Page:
The drummer for the Grammy Award-winning group The Roots, which also serves as the house band on Late Night with Jimmy Fallon, discusses a historical range of musical artists as well as African American art, hip hop, culture and philosophy. 40,000 first printing.
Humorist Jean Shepherd served in the U.S. Army Signal Corps during World War II, and after the ar, he mined his experiences for several decades of hilarious stories, told on the radio and on the page.
Traces the history of the instrument, from its first appearance in the mid-sixteenth century to its modern use by artists, writers, and Hollywood and discusses how the affordable, portable instrument can be used to play Beethoven, jazz, and indie rock.
Mark Kurlansky traces the meteoric popularity of the iconic song by Marvin Gaye, Mickey Stevenson and Ivy Jo Hunter against a backdrop of the Mississippi Freedom Summer of 1964, exploring how the song's multiple meanings rendered it an activist anthem.
While grappling with his own mental well-being, writer Nathan Rabin journeys with the fan bases of Phish and Insane Clown Posse and discovers how both groups have tapped into the human need for community.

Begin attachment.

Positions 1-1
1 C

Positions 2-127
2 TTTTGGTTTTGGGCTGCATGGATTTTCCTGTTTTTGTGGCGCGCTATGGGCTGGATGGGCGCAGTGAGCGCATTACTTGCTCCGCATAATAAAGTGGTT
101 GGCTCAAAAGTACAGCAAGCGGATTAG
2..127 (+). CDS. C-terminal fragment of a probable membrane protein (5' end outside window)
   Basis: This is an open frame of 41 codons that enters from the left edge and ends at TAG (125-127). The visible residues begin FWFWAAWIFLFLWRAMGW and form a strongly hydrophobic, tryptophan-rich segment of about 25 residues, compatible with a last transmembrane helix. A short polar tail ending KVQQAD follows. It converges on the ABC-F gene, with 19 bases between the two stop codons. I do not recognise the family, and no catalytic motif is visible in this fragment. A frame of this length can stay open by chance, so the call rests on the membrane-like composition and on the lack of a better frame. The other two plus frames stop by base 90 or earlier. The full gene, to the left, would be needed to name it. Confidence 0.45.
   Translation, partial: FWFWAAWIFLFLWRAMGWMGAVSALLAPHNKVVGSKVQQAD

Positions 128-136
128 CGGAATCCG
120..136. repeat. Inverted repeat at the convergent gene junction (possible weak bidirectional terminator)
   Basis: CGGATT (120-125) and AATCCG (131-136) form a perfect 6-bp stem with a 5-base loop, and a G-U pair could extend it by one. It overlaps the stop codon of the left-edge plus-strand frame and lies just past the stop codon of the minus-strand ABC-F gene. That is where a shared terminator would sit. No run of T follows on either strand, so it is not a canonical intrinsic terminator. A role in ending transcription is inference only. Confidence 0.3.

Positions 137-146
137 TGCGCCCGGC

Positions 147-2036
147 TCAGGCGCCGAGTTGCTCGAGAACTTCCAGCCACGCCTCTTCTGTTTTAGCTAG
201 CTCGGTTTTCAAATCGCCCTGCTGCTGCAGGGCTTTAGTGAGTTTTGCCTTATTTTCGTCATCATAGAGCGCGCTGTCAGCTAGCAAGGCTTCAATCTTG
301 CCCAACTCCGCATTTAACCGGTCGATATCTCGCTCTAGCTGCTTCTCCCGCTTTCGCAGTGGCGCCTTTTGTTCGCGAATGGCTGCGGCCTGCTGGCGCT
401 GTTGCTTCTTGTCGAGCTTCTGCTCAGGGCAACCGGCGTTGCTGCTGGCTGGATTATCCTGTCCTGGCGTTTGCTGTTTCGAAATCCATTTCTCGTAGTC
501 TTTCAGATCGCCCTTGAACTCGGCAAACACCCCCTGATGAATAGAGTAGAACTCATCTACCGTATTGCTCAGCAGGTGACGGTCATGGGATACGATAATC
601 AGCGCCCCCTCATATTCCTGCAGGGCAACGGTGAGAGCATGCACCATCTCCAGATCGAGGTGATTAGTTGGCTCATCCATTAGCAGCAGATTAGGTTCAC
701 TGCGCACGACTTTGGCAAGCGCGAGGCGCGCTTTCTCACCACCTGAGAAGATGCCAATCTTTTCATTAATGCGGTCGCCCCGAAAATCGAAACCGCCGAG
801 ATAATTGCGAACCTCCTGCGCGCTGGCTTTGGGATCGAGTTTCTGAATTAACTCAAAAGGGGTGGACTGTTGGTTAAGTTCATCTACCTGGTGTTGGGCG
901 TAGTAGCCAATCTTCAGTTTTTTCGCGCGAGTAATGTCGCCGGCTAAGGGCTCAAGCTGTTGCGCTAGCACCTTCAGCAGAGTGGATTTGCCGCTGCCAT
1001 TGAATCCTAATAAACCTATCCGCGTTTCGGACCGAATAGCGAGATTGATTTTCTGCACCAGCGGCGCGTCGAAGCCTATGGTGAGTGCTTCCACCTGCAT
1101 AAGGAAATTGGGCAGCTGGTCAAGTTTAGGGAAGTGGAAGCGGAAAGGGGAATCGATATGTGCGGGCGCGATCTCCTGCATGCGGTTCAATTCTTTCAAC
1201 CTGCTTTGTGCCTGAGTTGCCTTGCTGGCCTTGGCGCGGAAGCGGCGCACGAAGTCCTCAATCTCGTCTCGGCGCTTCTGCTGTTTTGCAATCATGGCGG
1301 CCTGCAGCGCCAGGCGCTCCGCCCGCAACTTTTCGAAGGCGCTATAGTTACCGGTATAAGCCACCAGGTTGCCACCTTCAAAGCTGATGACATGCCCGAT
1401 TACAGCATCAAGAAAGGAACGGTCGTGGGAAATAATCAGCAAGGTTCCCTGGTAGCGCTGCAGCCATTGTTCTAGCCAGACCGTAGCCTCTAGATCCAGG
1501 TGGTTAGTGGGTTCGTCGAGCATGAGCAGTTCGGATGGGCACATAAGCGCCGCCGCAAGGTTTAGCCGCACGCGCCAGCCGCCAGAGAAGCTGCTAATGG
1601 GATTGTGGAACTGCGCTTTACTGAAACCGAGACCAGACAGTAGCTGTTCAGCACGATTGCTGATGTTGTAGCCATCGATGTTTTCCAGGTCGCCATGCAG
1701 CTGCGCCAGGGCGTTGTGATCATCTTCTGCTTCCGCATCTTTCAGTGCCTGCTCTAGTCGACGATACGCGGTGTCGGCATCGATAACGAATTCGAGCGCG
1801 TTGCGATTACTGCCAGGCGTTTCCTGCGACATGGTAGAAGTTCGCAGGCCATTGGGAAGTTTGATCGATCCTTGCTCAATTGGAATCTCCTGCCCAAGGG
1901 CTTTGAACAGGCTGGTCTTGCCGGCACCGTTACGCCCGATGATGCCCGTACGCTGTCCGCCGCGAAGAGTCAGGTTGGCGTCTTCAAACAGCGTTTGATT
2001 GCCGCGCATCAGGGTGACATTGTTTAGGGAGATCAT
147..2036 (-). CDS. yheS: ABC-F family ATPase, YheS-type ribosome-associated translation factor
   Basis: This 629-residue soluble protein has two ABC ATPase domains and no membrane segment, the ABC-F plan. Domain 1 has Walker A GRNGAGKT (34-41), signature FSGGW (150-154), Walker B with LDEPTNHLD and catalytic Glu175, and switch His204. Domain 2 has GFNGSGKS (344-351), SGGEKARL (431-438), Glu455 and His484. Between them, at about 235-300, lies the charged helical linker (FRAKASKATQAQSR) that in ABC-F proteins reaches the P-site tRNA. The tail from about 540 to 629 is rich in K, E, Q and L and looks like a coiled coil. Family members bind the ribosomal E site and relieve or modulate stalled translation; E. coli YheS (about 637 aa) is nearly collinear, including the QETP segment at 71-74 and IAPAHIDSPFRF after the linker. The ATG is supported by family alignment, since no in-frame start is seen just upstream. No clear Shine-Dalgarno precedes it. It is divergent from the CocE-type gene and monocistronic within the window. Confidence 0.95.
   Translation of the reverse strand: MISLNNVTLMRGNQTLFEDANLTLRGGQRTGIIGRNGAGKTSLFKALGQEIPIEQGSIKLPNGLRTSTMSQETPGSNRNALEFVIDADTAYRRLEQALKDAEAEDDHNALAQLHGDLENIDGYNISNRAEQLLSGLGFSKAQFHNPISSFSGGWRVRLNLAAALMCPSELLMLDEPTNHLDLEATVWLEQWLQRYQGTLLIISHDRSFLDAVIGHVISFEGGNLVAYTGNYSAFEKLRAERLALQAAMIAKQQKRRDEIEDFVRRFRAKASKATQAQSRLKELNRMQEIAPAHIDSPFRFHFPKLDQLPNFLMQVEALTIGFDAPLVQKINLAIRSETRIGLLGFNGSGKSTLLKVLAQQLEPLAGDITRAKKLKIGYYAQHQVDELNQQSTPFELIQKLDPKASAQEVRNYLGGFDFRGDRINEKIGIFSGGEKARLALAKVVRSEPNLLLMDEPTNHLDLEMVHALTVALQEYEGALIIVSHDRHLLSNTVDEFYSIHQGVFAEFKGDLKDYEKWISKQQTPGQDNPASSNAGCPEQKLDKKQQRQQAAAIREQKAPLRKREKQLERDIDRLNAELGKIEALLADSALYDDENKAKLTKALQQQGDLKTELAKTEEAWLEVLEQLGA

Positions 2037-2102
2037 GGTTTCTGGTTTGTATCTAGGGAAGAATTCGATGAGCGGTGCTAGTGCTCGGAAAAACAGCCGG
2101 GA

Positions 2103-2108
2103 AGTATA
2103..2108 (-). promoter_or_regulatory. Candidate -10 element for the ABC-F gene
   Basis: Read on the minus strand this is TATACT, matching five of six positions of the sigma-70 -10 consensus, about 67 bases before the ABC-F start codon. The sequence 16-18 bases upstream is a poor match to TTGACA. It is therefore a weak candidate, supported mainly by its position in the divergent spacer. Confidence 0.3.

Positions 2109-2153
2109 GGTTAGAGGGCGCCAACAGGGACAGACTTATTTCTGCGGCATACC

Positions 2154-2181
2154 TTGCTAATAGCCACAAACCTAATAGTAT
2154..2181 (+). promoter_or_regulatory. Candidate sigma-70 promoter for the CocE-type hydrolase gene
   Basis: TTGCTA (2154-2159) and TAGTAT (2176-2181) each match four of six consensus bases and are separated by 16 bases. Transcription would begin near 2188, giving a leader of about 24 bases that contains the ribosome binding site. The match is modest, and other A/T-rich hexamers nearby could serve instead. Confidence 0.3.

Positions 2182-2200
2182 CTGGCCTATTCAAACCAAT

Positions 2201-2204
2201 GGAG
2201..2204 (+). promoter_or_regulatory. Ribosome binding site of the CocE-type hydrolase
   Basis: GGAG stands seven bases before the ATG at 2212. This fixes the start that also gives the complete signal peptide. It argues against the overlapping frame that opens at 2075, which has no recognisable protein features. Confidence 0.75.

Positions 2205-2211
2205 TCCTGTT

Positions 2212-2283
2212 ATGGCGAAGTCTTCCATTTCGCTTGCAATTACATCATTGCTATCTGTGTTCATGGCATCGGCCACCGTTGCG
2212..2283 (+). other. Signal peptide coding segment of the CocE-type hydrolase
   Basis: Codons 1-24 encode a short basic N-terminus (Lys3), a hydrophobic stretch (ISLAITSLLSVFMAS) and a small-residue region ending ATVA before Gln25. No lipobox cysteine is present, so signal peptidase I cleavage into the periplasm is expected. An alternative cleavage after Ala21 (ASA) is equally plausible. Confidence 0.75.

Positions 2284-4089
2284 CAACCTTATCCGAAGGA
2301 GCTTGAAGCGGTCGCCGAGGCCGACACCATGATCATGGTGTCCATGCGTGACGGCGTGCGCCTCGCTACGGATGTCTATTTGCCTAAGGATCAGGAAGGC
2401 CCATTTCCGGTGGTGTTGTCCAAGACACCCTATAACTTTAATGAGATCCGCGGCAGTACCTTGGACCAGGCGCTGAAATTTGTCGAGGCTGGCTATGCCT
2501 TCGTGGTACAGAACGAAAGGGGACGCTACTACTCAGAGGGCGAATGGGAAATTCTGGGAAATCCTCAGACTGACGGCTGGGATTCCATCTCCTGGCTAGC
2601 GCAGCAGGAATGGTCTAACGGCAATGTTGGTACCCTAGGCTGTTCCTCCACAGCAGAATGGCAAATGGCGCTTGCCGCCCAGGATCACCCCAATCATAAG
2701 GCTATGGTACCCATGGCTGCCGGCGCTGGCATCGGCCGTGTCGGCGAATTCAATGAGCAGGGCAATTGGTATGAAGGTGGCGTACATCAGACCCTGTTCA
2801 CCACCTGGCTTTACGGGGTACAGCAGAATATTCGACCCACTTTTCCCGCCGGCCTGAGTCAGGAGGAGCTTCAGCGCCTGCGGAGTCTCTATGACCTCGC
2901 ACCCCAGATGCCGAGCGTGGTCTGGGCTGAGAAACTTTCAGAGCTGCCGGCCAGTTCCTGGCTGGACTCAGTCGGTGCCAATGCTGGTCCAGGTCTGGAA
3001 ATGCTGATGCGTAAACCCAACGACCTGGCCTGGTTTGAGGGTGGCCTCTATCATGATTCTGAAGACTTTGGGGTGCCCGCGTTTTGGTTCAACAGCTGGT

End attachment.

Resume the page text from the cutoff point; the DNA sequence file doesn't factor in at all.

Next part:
On the Road With Led Zeppelin, Alice Cooper, and the Who in 1973, the Year the Sixties Died and the Modern Rock Star Was Born
Documents the courses of three history-making tours by rock-and-roll artists The Who, Led Zeppelin, and Alice Cooper to evaluate how they significantly impacted the music industry.
Neil Young presents the story of his career against a backdrop of 40 years of history. He discusses such topics as his collaborations with fellow artists, his creative process and his activist work with Farm Aid and The Bridge School.
Based on long-lost recordings, a set of revealing conversations between the film historian author and the iconic cultural provocateur unstintingly reflects on topics ranging from politics and literature to the shortcomings of his friends and the many films Welles wanted to make.